• More modern instances involving technology and the issue of privacy have also come to light. In fact, PropPublica has identified 35 instances since 2012 where workers at nursing homes and assisted-living centers have secretly shared photos or videos of residents, some of whom are partially or completely naked. In March of 2015, a nursing home assistant at Rosewood Car Center in St. Charles, Ill., recorded an incident where another assistant used a nylon strap to lightly slap the face of a 97-year-old woman with dementia. On the video, the woman could be heard crying out, “Don’t! Don’t!” as she was being struck. The employees just laughed it off and continued their abuse [3].

These examples are just two of the many that are reported each year. Of course there are times where events are not reported, therefore making even reported instances a possibly small and inaccurate number. When events such as these arise, elders are subjected to treatment where their privacy and physical as well as mental health are disregarded. When this happens, victims have an array of symptoms and possible signs that can indicate maltreatment. These include: sudden weight loss, bedsores, injuries from falls, dehydration, malnutrition, withdrawal or changes in behavior, lack of personal hygiene or changes to appearance, limited exchange with staff, limited socialization with other residents, environmental hazards (poor lighting, slippery floors, unsafe equipment or furniture) [4] and instances where employees are constantly on their phones.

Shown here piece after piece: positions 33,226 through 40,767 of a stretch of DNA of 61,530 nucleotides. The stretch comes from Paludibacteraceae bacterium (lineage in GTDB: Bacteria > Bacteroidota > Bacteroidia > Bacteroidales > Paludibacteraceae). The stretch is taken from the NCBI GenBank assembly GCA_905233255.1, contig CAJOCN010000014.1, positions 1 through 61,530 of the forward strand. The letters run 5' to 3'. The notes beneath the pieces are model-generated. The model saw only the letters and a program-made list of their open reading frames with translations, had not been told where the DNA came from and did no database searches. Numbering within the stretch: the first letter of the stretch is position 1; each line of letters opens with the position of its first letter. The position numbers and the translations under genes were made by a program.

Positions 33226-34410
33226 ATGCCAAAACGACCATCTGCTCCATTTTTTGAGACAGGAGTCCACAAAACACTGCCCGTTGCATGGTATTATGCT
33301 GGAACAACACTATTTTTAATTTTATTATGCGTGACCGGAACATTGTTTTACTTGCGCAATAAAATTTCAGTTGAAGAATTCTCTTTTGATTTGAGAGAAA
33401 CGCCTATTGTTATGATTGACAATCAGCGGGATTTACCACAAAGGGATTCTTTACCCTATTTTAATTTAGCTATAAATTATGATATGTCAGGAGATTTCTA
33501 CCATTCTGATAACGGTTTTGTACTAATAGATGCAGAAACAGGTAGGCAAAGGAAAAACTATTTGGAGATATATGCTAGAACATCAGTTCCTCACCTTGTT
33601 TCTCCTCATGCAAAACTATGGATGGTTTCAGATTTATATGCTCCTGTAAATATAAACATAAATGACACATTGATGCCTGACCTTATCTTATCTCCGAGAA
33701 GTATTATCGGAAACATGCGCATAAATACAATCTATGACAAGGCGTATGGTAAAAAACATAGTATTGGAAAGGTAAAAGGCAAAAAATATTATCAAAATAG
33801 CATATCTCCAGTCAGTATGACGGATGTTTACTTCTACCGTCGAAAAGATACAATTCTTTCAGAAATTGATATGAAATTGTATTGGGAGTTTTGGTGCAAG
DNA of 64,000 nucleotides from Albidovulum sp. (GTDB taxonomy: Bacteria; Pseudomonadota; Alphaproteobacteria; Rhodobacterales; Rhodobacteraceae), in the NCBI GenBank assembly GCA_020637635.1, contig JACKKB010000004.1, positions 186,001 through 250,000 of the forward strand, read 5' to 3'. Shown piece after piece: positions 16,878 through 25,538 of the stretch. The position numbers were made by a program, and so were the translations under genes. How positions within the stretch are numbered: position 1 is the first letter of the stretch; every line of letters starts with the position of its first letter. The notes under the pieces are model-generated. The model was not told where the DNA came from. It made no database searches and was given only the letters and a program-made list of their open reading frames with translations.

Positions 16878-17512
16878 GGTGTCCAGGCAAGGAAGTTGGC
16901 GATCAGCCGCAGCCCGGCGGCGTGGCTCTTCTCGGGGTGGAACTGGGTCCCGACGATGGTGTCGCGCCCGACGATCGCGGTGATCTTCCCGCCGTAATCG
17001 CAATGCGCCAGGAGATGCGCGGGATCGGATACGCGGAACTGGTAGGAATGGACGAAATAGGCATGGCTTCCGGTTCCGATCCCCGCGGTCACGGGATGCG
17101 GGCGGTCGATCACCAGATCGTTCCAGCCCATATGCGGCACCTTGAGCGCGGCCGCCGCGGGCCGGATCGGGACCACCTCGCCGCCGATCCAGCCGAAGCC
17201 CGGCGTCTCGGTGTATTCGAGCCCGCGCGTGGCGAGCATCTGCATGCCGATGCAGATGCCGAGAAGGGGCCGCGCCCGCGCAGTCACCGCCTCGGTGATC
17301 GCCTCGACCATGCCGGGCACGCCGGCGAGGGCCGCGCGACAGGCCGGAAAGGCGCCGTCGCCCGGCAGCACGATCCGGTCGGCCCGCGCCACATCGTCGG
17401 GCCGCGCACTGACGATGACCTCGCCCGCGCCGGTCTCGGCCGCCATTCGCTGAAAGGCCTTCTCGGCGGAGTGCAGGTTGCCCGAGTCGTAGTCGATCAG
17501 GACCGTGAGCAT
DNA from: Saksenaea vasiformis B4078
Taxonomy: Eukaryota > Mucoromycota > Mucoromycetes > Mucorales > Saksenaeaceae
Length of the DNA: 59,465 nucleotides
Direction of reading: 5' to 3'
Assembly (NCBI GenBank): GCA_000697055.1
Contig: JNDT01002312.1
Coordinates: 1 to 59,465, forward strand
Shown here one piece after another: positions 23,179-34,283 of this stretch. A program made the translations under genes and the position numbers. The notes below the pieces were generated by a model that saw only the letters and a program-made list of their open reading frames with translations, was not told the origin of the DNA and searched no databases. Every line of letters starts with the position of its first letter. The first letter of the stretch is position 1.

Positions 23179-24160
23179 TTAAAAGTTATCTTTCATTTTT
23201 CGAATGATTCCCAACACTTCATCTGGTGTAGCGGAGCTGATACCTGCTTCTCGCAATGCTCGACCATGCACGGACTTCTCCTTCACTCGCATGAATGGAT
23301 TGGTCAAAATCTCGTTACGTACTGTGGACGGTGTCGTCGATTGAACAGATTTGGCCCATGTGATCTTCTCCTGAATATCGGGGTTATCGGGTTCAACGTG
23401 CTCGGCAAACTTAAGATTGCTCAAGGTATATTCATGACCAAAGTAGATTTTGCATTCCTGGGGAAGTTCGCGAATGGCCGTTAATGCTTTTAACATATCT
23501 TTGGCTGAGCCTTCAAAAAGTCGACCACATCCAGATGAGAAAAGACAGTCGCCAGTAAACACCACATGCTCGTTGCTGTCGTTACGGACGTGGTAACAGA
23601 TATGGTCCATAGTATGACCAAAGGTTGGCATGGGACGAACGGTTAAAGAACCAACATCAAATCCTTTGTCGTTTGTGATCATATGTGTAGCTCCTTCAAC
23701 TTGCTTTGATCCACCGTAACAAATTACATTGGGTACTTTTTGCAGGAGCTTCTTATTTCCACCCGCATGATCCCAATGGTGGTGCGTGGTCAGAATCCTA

Dolman Law Group

Here at the Dolman Law Group, we understand the responsibility and the expectation of CCRCs to care for our loved ones. Many of us have relatives who are living in these assisted-living communities or nursing homes and we only want the best for our elders, just like you. Growing old is a beautiful thing that is a part of life. Due to modern science and medicine, we’ve been able to experience more and live longer. However, the older we get, the more dependent we may become on others for care. Don’t let these healthcare facilities get away with abusing part of life that inevitable for mostly everyone.

If you have any knowledge or indication of abuse (such as a social media post) that confirms a loved one is experiencing abuse or neglect, you must pursue legal action. We are all entitled to the same civil rights, regardless of age. Please call Dolman Law Group today for your claim, the number to dial is (727) 451-6900.

Dolman Law Group
5435 Main Street
New Port Richey, FL 34652
(727) 853-6275